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A new economy means a new kind of theft — and a new IIT degree to prevent it
Companies are realizing a new value and vulnerability in their intellectual capital — the patents, licenses, databases, research and employee skill and know-how that keep them viable.
After all, headlines scream daily about threats ranging from a creaking U.S. electric grid to leaked intelligence from National Security Agency contractor Edward Snowden.
So Chicago businesses are coming up with innovative ways to protect and leverage this newly recognized value in “intangibles” — talent, reputation, technology, knowledge and products.
One of the more unique security solutions for online banking is a QR code on steroids — a multicolored version of the familiar black-and-white digital barcode that not only stores data but transfers the data at several times the speed of a typical QR code.
The technology, dubbed CrontoSign, comes from a husband-and-wife entrepreneur couple who spun the innovation out of Cambridge University.
Vasco Data Security International, of Oakbrook Terrace, bought CrontoSign for about $22 million this year, and intends to expand it to other kinds of online transactions.
The CrontoSign technology, which comes as a standalone device and as a downloadable app, wraps data in a protected package to keep it from being attacked by malware that can track online bank customers’ keystrokes, grab passwords and invade accounts.
T. Kendall Hunt, Vasco’s founder, chairman and CEO, says the company will double its employee base at Cambridge’s startup incubator, to about 10, to stay on top of other developments.
“Building and maintaining a competitive edge requires constant effort and attention,” Hunt says.
A degree of protection
The same kind of safeguarding against patent “trolls” and corporate globalization is part of Chicago-based Trustwave’s legal strategy too.
Mar Tenas i Bastida, Trustwave’s director of contracts and business strategy, says IP protections no longer stop at U.S. or North American borders because of today’s global economy.
“No longer do companies focus on the United States or North America for their patent strategy,” says Tenas Bastida, whose department manages Trustwave’s patents and trademarks portfolio.
Another challenge is patent trolls — companies that file lawsuits against a multitude of businesses demanding what critics consider unjust patent-licensing fees just to make money.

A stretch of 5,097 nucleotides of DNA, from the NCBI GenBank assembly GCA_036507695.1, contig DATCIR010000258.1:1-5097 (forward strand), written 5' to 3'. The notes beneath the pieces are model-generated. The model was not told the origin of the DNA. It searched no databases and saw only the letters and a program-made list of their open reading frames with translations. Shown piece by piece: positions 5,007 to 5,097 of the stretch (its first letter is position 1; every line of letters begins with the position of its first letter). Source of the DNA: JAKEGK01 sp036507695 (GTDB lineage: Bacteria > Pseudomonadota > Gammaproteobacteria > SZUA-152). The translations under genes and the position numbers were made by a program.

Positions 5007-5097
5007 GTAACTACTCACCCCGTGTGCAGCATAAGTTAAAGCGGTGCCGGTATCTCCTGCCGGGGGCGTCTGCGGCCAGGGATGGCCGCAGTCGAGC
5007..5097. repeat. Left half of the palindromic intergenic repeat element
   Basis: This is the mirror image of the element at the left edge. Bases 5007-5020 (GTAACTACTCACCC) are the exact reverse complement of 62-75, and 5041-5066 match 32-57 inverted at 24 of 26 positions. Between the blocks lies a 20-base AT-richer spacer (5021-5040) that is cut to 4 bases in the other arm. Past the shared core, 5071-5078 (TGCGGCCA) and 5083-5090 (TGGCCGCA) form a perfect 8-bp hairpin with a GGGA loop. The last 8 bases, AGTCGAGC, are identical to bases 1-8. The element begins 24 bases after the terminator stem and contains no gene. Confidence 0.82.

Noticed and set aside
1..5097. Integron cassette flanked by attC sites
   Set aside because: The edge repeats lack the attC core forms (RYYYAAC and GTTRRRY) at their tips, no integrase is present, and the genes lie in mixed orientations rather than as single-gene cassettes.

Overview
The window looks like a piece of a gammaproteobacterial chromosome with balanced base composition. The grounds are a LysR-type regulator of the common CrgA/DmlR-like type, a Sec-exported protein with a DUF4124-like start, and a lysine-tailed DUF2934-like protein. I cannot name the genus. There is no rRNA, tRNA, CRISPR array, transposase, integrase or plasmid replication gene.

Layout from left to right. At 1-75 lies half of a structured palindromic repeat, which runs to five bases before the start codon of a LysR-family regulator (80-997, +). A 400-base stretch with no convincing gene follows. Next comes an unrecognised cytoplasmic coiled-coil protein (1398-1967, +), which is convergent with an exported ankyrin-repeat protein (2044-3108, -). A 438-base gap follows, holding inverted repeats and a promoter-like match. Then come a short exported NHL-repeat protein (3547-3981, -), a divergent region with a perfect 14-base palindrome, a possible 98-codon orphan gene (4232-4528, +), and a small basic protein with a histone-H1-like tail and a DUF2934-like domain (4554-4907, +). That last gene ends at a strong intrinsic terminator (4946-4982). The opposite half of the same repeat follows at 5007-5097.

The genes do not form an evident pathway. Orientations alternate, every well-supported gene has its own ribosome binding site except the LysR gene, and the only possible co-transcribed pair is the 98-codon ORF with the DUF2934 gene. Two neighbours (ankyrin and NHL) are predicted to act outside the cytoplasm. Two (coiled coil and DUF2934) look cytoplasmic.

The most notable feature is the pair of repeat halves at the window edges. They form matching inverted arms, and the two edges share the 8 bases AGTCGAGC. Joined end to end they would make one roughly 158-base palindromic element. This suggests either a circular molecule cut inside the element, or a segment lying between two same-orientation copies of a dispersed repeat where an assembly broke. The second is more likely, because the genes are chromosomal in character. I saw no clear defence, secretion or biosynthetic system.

Tenas Bastida has a unique insight into intellectual property as one of an elite group of students who’ve earned the only intellectual property management master’s degree in America.
The Illinois Institute of Technology professional master’s degree in intellectual property management and markets is now in its fourth class.
The IIT master’s degree, which costs about $35,000, trains students to think about intellectual property as a business asset and figure out the best ways to monetize, leverage and otherwise take advantage of it.
“It is a degree reflecting the new economy,” Tenas Bastida says. “It is the perfect match of law, IP and business.”
Since IP management touches nearly every industry, the IIT alumni work in fields as varied as Boeing and Visa to electronic-document discovery company kCura.
At Boston-based Anaqua, Chairman and CEO Priya Iyer oversees six software products that perform what’s known as “intellectual asset management.”
Anaqua works with companies such as Kraft Foods, Mondelez, Ford Motor Co.,Trading Technologies and Skokie’s Polyera to review everything from employees’ ideas to official patent, trademark and other intellectual property holdings worldwide to ensure the companies make the most of their scattered knowledge assets.
“When the idea for the first software solution emerged back in 2000, there was no technology available for large corporations to manage their intellectual property; the closest service were folks who reminded companies when to pay their patent and trademark renewal fees,” Iyer says.
The software lets companies extend their monopolies on patents, figure out where their patents overlap with similar ones at rival firms and identify patents they no longer need so they can sell, license or abandon them.
The company launched its software service in 2005, and now has 375 clients, 130 employees and will expand in Asia after receiving a “significant” investment on July 17 from private equity firm Insight Venture Partners.
“In enterprise software, intellectual property is the only area that hasn’t been tapped, so we are finding ourselves in a large, growing marketplace,” Iyer says.
Anaqua says it will expand its workforce by 15 percent, to 150, by year-end. It also has plans to set up an office in Chicago in the future.
Challenges for all
Though 80 percent of much corporate value lies in intellectual property rather than physical assets, companies still tend to focus on how many patents they obtain each year as a sort of arms race, and fear collaboration, experts say.
Part of the problem is that intangible assets’ value and potential are tough to measure, says Keith Bergelt, a former Motorola executive and CEO of Open Invention Network. The network promotes open and collaborative sharing of patents.
Anyone trying to change the system, such as the IIT master’s program alumni, will have to be smart and determined, and it will take time.
ABOVE: Mickie Piatt is an IIT law professor and deputy director of the university’s program in intellectual property law. Photo courtesy of Sun-Times Media